provided verbally should be stated as such in the report which should
also have a disclaimer to the effect that if the information supplied
is shown to be wrong the valuer has the right to change the
valuation. Often sales are used that have not yet been recorded by
the relevant authorities. These should be noted as "reported".
information may be general public information and controls by way of
legislation. A copy of the relevant parts of such controls should be
included in the report.
of the above information is primary data and can be used with
confidence by the valuer.
INSPECTION OF THE PROPERTY
valuer should obtain legitimate access to the property to enable a
physical inspection in accordance with industry standards and
assignment requirements. This is usually by permission of the owner
if the property is owner occupied or vacant. If the property is
subject to a tenancy then the physical inspection is at the
convenience of the tenant as he/she has the right of quiet enjoyment.
It is usually left to the owner or property manager to arrange a
suitable inspection time with the. tenant. On no account should the
valuer inspect on his own volition as this may jeopardize the status
of the tenancy.
physical identification of the property is usually by way of address
but should be checked against known features from the plan or map.
For example, if it is a corner site. Very occasionally the address is
notes, and verifications of the physical aspects of the land,
buildings, plant and equipment, and/or improvements are in accordance
with the local authority's and government's requirements,
regulations, and the relevant industry standards.
plan is an accurate and formal document usually prepared by a
surveyor or survey draftsman. If plans are available of the house
they should be incorporated in the report and thus making it easier
to measure the building or the site.
sketch on the other hand is an informal plan of the building, site or
land and is the diagram most used by valuers.
is not necessary for the valuer to make the sketch as accurate as
that for a plan prepared by a surveyor. For example, approximate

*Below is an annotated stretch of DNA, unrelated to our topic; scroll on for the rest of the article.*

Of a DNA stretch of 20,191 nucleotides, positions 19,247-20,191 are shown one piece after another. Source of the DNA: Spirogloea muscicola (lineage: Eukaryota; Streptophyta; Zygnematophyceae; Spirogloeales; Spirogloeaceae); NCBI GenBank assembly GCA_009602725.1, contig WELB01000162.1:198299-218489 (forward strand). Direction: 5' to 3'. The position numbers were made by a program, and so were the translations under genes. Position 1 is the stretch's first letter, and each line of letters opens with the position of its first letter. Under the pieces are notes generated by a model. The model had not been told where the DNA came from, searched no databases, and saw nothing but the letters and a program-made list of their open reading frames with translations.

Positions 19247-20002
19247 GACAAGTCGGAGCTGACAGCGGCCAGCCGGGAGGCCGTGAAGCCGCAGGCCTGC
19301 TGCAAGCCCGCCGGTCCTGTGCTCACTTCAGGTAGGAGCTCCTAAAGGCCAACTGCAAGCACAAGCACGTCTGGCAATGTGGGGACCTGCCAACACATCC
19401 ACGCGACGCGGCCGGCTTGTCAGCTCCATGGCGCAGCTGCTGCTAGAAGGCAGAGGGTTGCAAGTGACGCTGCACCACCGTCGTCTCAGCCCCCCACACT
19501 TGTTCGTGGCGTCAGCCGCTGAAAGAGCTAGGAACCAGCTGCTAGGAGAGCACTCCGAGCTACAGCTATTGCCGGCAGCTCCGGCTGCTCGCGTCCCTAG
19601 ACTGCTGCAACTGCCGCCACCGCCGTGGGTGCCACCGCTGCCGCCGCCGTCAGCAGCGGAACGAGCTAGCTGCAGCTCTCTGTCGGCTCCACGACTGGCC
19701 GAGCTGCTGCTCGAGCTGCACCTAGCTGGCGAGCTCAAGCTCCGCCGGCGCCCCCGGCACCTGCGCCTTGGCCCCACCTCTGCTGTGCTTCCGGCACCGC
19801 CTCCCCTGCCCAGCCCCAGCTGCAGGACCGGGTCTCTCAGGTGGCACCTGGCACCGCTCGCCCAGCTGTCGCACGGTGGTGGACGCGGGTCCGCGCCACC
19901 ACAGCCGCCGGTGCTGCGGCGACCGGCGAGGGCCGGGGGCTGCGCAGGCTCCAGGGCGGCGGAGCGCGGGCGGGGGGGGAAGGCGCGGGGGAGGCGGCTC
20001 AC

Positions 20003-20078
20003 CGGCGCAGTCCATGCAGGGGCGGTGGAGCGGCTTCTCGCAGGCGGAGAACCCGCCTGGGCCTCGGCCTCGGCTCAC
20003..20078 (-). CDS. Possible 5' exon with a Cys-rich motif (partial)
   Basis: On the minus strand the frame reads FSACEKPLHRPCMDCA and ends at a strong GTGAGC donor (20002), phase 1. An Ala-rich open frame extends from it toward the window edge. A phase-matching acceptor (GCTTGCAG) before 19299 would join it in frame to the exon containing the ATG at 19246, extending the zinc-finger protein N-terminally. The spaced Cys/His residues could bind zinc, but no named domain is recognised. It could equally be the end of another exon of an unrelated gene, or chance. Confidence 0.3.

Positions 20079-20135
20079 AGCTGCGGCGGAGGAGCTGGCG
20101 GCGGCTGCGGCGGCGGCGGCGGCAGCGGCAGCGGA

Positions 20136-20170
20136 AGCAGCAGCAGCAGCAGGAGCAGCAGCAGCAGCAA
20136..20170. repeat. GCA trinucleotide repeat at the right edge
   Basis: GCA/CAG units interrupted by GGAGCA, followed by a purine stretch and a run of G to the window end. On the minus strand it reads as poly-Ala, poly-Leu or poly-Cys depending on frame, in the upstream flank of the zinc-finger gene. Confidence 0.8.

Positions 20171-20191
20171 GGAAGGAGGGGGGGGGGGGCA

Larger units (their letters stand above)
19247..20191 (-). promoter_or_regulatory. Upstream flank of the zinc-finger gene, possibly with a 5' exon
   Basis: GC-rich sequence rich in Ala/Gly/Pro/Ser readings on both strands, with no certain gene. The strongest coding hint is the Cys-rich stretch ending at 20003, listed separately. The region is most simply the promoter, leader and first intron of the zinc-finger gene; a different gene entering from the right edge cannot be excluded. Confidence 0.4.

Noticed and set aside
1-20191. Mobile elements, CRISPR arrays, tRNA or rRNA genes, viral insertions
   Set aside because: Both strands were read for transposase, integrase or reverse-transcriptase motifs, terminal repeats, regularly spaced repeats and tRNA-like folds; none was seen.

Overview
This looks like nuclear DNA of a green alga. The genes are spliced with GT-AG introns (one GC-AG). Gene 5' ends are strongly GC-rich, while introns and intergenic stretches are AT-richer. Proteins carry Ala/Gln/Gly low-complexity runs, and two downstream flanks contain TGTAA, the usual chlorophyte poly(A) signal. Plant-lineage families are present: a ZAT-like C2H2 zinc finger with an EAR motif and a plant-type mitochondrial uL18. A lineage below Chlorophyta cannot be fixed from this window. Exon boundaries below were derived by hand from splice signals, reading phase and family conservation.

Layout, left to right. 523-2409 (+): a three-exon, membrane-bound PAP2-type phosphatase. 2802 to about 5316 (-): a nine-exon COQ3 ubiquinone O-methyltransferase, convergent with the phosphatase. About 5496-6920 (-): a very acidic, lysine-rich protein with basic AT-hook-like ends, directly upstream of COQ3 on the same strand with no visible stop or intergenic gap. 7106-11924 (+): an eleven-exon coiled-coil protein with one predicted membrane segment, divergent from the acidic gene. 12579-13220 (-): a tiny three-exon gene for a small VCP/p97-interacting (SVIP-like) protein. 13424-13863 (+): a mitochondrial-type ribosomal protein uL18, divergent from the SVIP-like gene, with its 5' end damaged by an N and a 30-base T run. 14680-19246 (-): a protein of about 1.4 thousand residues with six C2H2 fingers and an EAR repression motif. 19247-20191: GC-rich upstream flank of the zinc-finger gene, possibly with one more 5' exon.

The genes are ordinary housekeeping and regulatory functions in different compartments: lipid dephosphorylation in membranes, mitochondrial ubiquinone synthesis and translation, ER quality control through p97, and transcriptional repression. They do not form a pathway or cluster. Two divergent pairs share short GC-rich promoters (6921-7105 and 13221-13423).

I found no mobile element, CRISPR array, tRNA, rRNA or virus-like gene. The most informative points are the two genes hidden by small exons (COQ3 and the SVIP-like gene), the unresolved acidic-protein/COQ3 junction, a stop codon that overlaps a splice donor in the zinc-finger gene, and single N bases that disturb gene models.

areas only are required for the valuation of a house. An informal
sketch of a site or land is sometimes called a "mud sketch".
All urban valuations should include at least site and building plans
at a suitable scale to fit on an A4 page. A house sketch should be at
a scale of about 1:100.
locality sketch or map is most useful to aid the broader definition
of locality and can be used to show the location of macrofactors such
as a nearby shopping centre. The locality sketch is most useful for
finding rural properties. The number of small scale maps and sketches
used to locate the property will depend on the needs of the client.
For example, an overseas client will require a map showing where the
subject city or town is in Australia.
locality map requirements are as follows:
of city or town
of city or town
scale of the site plan will vary according to the size of the subject
property however, the scale for a typical suburban site plan is 1:500
or 1:1000. If a scale plan is reduced or enlarged on a photocopier so
that the new scale is not known, a note to that effect should be
shown on the altered plan and the old scale deleted.
valuer should also identify the buildings within the boundaries
looking particularly for signs of encroachment. Is there appears to
be encroachment from either side, the valuer should make his/her
report subject to a satisfactory identification survey report.
extent of inspection
AND FILE OBSERVATIONS AND OTHER INFORMATION OBTAINED THROUGH
proper taking, keeping and storage of field notes is most important
particularly if litigation should occur over the valuation. The
courts and opposing counsel are only concerned with your field notes.
Each valuer has his/her own particular field note system but a
typical system records the identifiers, physical description and an
inventory of inclusions on one side and the building sketch on the
and a list of sales are also often recorded on the reverse side.
is often necessary to use codes and abbreviations to fit a reasonable
description of the property on an A4 page. There are no valuation
standards for abbreviations, but it is recommended that those used by
real estate agents in real estate advertisements be used - see copy
of standard abbreviations.
attributes of the property are ascertained by way of physical
inspection of the property but many can also be checked by other
sources. This may include a previous valuation carried out by the
valuer. A useful verification, if the property is on the market or
has just been sold, are advertisements and sale brochures published
by the agent.
advantage of the sales brochure is that it emphasises those features
that the agent and owner consider to be important and therefore, most
likely by the market.
notes, transcripts, photographs, and other evidence (eg sale
brochures or house plans) gathered through the inspection process are
securely filed and retained by the valuer in accordance with his/her
company's requirements and industry standards. Professional indemnity
insurers and lending bodies may also have their own requirements on
inspections - questions